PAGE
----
Not me, because I will most likely be on tamoxifen for 5-10 years. 10 years! We know young women with estrogen positive breast cancer do better when they stay on tamoxifen, which inhibits estrogen production, for ten years, instead of the standard five. Some young women go off this drug to get pregnant, and there are very mixed reviews about this practice. On can find studies arguing its better to get pregnant and that pregnancy decreases the rate of local and distant recurrence in young women, and one can find studies arguing the local and distance recurrence rate skyrockets with pregnancy. Recurrence is a really big deal, because its mostly the second time women get breast cancer, in the form of a recurrence, that they die. Once breast cancer spreads beyond the breast and lymph nodes to the bones, liver, lungs, or brain, where breast cancer cells like to set up shop, there is no cure.
So, I hope someday our zombie babies, the frozen embryos to be made from my swollen ovaries, will take up residence in the uterus of someone I love. It’s really so much to ask, for someone to give up nine months of their lives, hold a baby in their bellies, and then hand us the baby upon birth. We are fortunate that maybe a sister or two, and maybe a friend might be able to donate their warm and healthy wombs. But who knows if that will work out, with visa laws and flight-bound-embryos… that said, we’ve been through enough visa and border trials that if anyone can make a zombie baby into a real baby across borders and with visas, its us.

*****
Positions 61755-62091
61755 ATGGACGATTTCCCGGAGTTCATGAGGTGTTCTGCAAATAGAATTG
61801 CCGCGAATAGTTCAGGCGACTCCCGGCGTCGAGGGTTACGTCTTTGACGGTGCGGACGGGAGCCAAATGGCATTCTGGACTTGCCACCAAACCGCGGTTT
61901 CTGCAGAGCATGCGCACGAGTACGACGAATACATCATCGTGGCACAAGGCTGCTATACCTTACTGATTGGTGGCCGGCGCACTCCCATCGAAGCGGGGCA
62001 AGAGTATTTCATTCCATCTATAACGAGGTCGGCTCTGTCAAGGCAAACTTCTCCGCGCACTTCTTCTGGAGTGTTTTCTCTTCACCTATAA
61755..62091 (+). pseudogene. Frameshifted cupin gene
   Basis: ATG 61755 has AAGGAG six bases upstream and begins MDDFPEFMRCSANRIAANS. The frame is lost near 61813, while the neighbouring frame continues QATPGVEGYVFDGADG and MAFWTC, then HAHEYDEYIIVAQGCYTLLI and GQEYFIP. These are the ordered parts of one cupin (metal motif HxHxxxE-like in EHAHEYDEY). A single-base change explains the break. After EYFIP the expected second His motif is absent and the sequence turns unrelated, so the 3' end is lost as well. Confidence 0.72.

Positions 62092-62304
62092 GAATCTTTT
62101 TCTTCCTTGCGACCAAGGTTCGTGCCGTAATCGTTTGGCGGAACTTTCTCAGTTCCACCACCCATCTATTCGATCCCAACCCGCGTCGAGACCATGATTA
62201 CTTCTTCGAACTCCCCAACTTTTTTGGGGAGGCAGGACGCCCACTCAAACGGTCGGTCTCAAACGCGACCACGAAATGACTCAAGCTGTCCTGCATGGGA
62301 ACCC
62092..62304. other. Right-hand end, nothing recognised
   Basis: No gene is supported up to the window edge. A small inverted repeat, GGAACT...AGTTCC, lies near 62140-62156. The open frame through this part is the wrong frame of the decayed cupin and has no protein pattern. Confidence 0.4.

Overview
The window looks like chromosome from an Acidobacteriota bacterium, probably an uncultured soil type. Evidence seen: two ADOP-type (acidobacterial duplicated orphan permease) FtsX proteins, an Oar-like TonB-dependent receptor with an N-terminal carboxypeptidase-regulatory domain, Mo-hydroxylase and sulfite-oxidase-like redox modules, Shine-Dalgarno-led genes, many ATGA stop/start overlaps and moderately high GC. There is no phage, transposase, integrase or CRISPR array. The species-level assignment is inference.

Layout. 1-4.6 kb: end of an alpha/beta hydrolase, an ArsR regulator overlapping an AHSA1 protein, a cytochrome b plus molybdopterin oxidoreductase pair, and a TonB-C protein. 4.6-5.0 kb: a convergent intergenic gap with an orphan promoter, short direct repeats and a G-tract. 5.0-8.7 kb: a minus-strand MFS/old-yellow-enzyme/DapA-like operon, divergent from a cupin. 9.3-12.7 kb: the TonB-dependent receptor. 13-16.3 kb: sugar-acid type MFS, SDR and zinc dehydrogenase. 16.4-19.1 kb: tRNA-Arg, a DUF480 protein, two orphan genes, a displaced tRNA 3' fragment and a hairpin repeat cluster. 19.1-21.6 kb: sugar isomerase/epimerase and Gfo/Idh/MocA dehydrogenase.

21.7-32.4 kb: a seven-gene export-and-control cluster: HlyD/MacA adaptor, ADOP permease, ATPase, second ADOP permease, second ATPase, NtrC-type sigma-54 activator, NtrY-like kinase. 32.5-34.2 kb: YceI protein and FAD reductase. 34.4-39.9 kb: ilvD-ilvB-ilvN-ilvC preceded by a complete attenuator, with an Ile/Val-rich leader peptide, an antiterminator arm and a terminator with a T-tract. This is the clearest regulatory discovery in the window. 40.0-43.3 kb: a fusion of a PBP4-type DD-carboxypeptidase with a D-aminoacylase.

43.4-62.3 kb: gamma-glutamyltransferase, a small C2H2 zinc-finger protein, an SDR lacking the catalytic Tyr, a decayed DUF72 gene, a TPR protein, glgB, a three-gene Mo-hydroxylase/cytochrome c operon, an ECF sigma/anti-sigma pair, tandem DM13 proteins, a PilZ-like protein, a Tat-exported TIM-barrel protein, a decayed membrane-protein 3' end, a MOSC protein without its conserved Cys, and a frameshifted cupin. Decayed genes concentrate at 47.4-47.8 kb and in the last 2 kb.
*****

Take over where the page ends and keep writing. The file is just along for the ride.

I know lots of people struggle with fertility: that is evidenced in the swanky service-for-pay offices the fertility doctor inhabits, and that it’s not easy for anyone to have swollen embryos. Many people have reminded me of this, and yet this, I think, is distinctly different. It’s not the ups and downs of living from a human body, the necessary but frustrating tribulations of human imperfection. It’s cancer, it’s deadly, it’s caused by human malfunction, human abuse, and environmental trauma. So I feel some solidarity with the women crowding into the fertility office, hoping to make a baby and throwing all those carefully socked away funds at their baby-dreams. And also, I feel nothing like them, I feel entirely out of place.